Iodine requirements, sources of iodine, and recommendations
The RDA established for iodine is based on the minimum daily amount needed to prevent goiter. Goiter is the enlargement of the thyroid in response to extremely low iodine intake.
Iodized salt is the mainstay for prevention of goiter, therefore anyone who is not using adequate amounts of iodized salt in his diet will most likely be deficient in iodine because iodine occurs in such small quantities in food.
Since the thyroid gland is the most effective iodine-trapping organ in the body, the appearance of a goiter will be one of the very last signs of iodine deficiency. Before a goiter occurs there will likely be many other signs and symptoms of iodine deficiency such as fibrocystic breast disease, ovarian cysts, skin problems, atherosclerosis, decreased mental status, depression, and fatigue.
Adults should start with 12.5 mg/day for a week, then increase each week by 12.5 mg/day until they are taking 50 mg/day for 90 days. After that, the amount could be decreased to 25 mg/day. It is important that the inorganic form of potassium iodide be taken rather than an organic form.
Certain Iodoral tablets contain 12.5 mg. A bottle of 180 will last 45 days taken 4 tablets (50 mg) per day. At 50 mg/day and $35/bottle lasting 45 days, the cost averages $.77/day.
Lugol's 5% solution contains 12.5 mg per 2 drops.Lugol's solution may be less convenient for some, but it is usually less than half the price. Each 1 oz bottle usually contains 600 drops which will last 75 days taken 8 drops (50 mg) per day. It is also very convenient for children who can take 1 drop per day(6.25 mg).At 50 mg/day and $22/bottle lasting 75 days, the cost averages $.29/day.
Your local health food store will likely have iodine tablets or Lugol's solution.
The iodine content of most foods depends on the iodine content of the soil. Seafood is rich in iodine because marine animals can concentrate the iodine from seawater. Certain types of seaweed (e.g., wakame) are also very rich in iodine. Processed foods may contain slightly higher levels of iodine due to the addition of iodized salt or food additives, such as calcium iodate and potassium iodate. Dairy products are relatively good sources of iodine because iodine is commonly added to animal feed in the U.S. In the U.K. and northern Europe, iodine levels in dairy products tend to be lower in summer when cattle are allowed to graze in pastures with low soil iodine content (6). The table below lists the iodine content of some iodine-rich foods in milligrams (mg). Because the iodine content of foods can vary considerably, these values should be considered approximate (30).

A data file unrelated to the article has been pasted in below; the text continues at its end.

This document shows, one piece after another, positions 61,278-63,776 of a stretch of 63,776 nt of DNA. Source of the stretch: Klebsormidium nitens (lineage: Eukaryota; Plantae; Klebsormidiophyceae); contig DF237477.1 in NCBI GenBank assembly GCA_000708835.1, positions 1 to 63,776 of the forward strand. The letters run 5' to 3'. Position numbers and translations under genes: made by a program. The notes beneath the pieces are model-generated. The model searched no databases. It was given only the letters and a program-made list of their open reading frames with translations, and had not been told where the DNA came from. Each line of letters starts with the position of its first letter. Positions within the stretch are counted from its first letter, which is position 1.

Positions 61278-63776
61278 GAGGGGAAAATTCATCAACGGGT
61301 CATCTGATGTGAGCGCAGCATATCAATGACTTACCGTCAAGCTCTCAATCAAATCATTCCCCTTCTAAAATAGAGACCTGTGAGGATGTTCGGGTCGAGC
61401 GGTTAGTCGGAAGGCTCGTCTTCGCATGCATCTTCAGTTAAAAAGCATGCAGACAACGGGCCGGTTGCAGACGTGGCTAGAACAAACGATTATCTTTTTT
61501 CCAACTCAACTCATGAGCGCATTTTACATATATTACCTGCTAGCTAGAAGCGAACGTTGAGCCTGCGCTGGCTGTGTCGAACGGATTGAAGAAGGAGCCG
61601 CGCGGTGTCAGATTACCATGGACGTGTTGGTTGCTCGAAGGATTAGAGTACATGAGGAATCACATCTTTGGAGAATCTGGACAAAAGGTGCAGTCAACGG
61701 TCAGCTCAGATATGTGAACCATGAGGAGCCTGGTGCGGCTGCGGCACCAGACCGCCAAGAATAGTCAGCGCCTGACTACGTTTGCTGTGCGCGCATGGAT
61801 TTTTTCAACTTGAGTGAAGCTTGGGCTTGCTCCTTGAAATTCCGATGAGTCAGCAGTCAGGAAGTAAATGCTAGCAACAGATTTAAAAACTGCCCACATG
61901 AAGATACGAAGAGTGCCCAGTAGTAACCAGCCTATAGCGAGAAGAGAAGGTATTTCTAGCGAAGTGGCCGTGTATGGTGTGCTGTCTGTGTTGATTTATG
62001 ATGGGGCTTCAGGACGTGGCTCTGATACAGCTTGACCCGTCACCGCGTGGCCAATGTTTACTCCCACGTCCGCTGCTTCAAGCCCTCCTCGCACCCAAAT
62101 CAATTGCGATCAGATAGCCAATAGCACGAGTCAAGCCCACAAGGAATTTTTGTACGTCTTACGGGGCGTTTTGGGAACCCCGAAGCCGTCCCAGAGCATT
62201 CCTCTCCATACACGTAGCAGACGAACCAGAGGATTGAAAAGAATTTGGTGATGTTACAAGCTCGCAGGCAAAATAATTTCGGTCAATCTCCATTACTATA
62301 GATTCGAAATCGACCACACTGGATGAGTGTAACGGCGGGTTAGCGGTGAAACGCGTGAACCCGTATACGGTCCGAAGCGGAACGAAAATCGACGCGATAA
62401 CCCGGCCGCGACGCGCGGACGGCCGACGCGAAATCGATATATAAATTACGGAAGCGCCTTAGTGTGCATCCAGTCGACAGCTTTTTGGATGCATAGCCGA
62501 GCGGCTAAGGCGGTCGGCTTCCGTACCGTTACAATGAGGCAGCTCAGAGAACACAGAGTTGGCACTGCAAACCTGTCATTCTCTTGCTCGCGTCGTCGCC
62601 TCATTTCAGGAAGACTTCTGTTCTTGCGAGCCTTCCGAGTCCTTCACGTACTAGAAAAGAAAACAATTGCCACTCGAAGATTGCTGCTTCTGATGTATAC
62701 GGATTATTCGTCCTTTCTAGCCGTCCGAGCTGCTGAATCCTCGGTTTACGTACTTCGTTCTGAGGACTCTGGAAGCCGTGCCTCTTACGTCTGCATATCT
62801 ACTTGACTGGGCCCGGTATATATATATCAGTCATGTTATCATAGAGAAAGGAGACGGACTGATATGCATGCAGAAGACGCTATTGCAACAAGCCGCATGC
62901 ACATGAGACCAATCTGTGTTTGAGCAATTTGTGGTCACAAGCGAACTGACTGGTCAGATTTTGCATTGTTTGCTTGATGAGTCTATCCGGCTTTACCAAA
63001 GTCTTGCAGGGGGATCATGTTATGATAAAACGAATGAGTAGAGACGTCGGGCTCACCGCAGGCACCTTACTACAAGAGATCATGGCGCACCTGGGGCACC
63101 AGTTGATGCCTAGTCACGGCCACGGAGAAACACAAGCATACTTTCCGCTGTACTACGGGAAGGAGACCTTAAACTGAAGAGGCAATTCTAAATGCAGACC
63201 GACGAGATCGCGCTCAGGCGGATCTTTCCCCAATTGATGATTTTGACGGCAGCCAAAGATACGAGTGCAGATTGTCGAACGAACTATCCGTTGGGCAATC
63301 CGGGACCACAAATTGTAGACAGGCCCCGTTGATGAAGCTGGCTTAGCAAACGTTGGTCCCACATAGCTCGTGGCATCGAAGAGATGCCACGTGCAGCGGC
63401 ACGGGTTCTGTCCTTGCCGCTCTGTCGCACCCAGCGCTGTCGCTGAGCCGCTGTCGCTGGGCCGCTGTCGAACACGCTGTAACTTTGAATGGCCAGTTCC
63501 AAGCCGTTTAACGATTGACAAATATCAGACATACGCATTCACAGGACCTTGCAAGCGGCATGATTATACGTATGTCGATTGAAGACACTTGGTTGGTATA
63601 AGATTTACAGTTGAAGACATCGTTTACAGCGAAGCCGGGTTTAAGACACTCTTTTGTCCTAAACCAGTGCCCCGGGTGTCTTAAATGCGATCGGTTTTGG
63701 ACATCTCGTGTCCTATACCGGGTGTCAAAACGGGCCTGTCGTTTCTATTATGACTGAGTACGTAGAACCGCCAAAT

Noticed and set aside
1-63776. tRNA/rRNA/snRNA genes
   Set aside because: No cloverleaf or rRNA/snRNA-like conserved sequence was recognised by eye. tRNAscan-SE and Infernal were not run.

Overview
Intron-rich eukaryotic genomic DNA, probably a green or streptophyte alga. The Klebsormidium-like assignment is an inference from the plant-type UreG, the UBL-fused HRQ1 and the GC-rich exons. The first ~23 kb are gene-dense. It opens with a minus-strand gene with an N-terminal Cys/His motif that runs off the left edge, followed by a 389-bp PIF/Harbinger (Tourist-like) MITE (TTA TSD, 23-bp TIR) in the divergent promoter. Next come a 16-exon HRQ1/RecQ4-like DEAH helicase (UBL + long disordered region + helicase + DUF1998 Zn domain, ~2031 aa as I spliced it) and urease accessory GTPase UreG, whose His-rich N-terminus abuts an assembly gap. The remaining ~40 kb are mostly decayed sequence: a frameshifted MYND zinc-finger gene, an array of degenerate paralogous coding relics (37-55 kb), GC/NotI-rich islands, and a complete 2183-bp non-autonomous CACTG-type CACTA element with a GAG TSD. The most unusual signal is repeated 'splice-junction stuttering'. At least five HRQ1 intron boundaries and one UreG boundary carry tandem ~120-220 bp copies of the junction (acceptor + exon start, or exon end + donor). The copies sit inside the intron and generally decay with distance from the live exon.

2 fish sticks
Tuna, canned in oil
3 ounces (1/2 can)
1 cup (8 fluid ounces)
Navy beans, cooked
Potato with peel, baked
Turkey breast, baked
1/4 ounce, dried
*A three-ounce serving of meat is about the size of a deck of cards. If you eat each of the above daily, other than the seaweed, your total intake of iodine would only be 0.457 mg.
Proc Natl Acad Sci U S A. 2008 May 13;105(19):6954-8. Epub 2008 May 5. Iodide accumulation provides kelp with an inorganic antioxidant impacting atmospheric chemistry. Küpper FC, Carpenter LJ, McFiggans GB, Palmer CJ, Waite TJ, Boneberg EM, Woitsch S, Weiller M, Abela R, Grolimund D, Potin P, Butler A, Luther GW 3rd, Kroneck PM, Meyer-Klaucke W, Feiters MC. Scottish Association for Marine Science, Dunstaffnage Marine Laboratory, Oban, Argyll PA37 1QA, Scotland, United Kingdom. email@example.com
Brown algae of the Laminariales (kelps) are the strongest accumulators of iodine among living organisms. They represent a major pump in the global biogeochemical cycle of iodine and, in particular, the major source of iodocarbons in the coastal atmosphere. Nevertheless, the chemical state and biological significance of accumulated iodine have remained unknown to this date. Using x-ray absorption spectroscopy, we show that the accumulated form is iodide, which readily scavenges a variety of reactive oxygen species (ROS). We propose here that its biological role is that of an inorganic antioxidant, the first to be described in a living system. Upon oxidative stress, iodide is effluxed. On the thallus surface and in the apoplast, iodide detoxifies both aqueous oxidants and ozone, the latter resulting in the release of high levels of molecular iodine and the consequent formation of hygroscopic iodine oxides leading to particles, which are precursors to cloud condensation nuclei. In a complementary set of experiments using a heterologous system, iodide was found to effectively scavenge ROS in human blood cells.
In priority order:
Iodine: 50 mg/day
Aloe Vera: 2 capsules/day (Beta-mannan from www.alotek.com)
Selenium: 200 mcg/day (SelenoExcell Selenium Yeast by Natural Factors)
Omega 3: Barlean's Omega Swirl Fish Oil, Lemon Zest
Vitamin E: 200 IU/day (by NOW Foods, Vitamin E-200 IU Mixed Tocopherols/Unesterified 200 IU 250 Softgels; from health food store or www.luckyvitamins.com); it is alcohol form of E, unesterified and doesn't have to be unesterified in body. Also 200 IU is better for women. Mixed tocopherols are as important as alpha form and far better in vivo (and in vitro) as an antioxidant. Best selling product and so veggie oils in soft gel are fresher and not rancid.)
Sea Salt (1/2 tsp per large glass of water twice a day, and use for all salt needs; Celtic Sea Salt, or Real Salt by Redmond Trading Company in Heber City Utah; alternate between good sea salts to get different mineral contents)
CoQ10 100 mg/day (Coenzyme Q10 by Natural Factors)
Lifetime Life's Basics Plant Protein Powder Greens (once per day)